There's the jersey that I wore for precisely one day. Riding the Etape as a guest of Cannondale who lent me a bike and gave me a jersey/short/glove combo in an, er, eye-catching black and white spiral pattern with fetching orange panels up the sides. The shorts were not ideal for the rainy sprint to the start according to those following me as they were a revealing garment when damp, but the individual design was great for spotting other riders in the ramshackle Cannondale "Team" during the day, transparent or not.
Memories of a sleep splintered by rain smashing against the tent, cold pizza in the dark for breakfast, the surreal misty carnage at the La Mongie feed-station, descending the Tourmalet in the rain and getting all emotional about it, skitting sideways on chattery corners, puncturing and being offered roadside assistance and a proper mechanics push-off from two Dutch spectators, struggling up the final climb of Luz-Ardiden in knife rain, seeing a huddled mess of Japanese cyclists by the toilets hiding from the weather sat on flattened cardboard bike-boxes and cocooned in bubble-wrap, and bored hours in the car waiting for some of our cycling companions to eventually arrive in the broom-wagon they had waited for to sweep them up.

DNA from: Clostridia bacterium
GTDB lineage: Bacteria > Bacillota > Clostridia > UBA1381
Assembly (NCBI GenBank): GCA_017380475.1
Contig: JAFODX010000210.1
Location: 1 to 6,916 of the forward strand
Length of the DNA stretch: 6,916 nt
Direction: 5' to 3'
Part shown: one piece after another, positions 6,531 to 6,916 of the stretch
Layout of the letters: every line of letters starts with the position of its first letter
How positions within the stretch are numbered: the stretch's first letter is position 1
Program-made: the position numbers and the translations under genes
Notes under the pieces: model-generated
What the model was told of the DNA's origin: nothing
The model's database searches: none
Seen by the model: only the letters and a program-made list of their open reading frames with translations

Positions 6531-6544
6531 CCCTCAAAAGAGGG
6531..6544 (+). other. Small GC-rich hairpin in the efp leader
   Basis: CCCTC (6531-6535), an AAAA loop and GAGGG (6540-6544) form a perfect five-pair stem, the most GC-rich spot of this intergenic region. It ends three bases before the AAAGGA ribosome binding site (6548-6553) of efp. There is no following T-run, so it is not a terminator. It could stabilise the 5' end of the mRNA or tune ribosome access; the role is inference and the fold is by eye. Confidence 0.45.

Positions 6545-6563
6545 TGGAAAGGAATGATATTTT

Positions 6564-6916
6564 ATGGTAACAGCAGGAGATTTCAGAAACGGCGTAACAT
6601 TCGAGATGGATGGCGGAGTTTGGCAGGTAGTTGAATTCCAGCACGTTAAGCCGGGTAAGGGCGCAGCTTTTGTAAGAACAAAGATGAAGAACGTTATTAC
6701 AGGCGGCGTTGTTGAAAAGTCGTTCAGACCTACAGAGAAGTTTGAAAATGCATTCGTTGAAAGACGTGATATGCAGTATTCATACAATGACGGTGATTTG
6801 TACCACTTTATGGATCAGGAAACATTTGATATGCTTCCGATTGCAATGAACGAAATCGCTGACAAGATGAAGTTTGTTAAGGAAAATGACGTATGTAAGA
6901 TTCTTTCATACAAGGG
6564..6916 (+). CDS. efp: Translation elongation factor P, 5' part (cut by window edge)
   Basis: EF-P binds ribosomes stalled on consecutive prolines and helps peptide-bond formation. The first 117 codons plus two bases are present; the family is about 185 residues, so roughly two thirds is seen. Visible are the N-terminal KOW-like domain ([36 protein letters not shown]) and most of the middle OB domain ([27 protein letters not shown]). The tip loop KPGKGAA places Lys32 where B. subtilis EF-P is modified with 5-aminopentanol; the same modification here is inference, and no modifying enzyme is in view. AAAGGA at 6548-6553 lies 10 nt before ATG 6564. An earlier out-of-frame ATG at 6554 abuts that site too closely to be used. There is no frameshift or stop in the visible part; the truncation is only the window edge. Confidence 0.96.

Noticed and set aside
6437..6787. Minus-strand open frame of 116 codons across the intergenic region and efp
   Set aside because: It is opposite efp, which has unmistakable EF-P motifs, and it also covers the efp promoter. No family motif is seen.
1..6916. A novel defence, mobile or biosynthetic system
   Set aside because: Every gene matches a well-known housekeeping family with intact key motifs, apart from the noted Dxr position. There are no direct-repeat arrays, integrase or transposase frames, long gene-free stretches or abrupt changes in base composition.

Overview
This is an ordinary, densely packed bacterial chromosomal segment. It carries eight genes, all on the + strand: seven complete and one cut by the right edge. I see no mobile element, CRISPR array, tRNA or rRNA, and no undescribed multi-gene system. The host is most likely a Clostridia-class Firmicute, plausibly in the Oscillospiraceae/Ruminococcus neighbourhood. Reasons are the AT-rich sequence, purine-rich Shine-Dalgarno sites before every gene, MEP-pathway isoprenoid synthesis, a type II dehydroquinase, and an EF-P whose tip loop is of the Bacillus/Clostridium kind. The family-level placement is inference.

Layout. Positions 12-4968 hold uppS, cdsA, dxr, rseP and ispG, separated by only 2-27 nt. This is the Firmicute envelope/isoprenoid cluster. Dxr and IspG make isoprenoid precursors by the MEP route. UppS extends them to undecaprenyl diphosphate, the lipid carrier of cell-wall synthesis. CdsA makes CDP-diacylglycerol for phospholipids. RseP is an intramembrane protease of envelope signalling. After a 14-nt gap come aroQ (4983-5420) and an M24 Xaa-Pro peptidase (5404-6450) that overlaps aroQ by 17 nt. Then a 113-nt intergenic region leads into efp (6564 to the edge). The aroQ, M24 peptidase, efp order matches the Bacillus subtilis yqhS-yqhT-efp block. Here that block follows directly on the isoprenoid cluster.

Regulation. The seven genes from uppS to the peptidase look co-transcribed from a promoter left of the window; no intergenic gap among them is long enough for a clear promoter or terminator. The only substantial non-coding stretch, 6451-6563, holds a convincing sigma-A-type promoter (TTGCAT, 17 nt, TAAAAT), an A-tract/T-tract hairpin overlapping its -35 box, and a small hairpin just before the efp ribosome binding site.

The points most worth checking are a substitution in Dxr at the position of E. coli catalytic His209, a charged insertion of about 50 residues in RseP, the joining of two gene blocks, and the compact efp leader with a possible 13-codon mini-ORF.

So fed up were we with the Pyrenean weather that next day we high-tailed it to Ventoux, scene of a previous and far more enjoyable Etape (apart from the hail-storm on top of the mountain obviously) where I immediately managed to crash and dent my Bianchi descending the Giant Of Provence into Bédoin. Ahhhhh, my Bianchis - a love affair interwoven with Marco's dream era, light steel and that colour. Happy days, years even, a few road frames, one 'cross bike specially smuggled over from America, even a Pista for a short while with an expanding collection of clothing and Il Pirata bandanas to match. Obviously none of which could be worn on later bikes that weren't celeste.
A jersey bought when in Italy whilst dangerously giddy on chocolate ice-cream and lust-struck in a bike shop dripping with Colnagos, a cycle-top that looked fantastic in that fortnight of holiday-romance but once back home was as palatable as the Limoncello that tasted sweet as an alcoholic bonbons by the side of mountains reflected in a lake but too much like Toilet Duck in a damp grey England.
All of these laying unworn at the bottom of the jersey drawer, victims of fashion, poor taste and not matching anything, only touched and briefly but fondly remembered when they were turfed out looking for something else, just to be stuffed unceremoniously back in. But still deeply loved, pockets laden with smiles and impossible to be thrown away.
Pass the jerseys on to a domestique goddess who can thread magic into the mementoes and spin them a whole new life of cushions and toys.
There are some fools who say you can’t put your arms round a memory.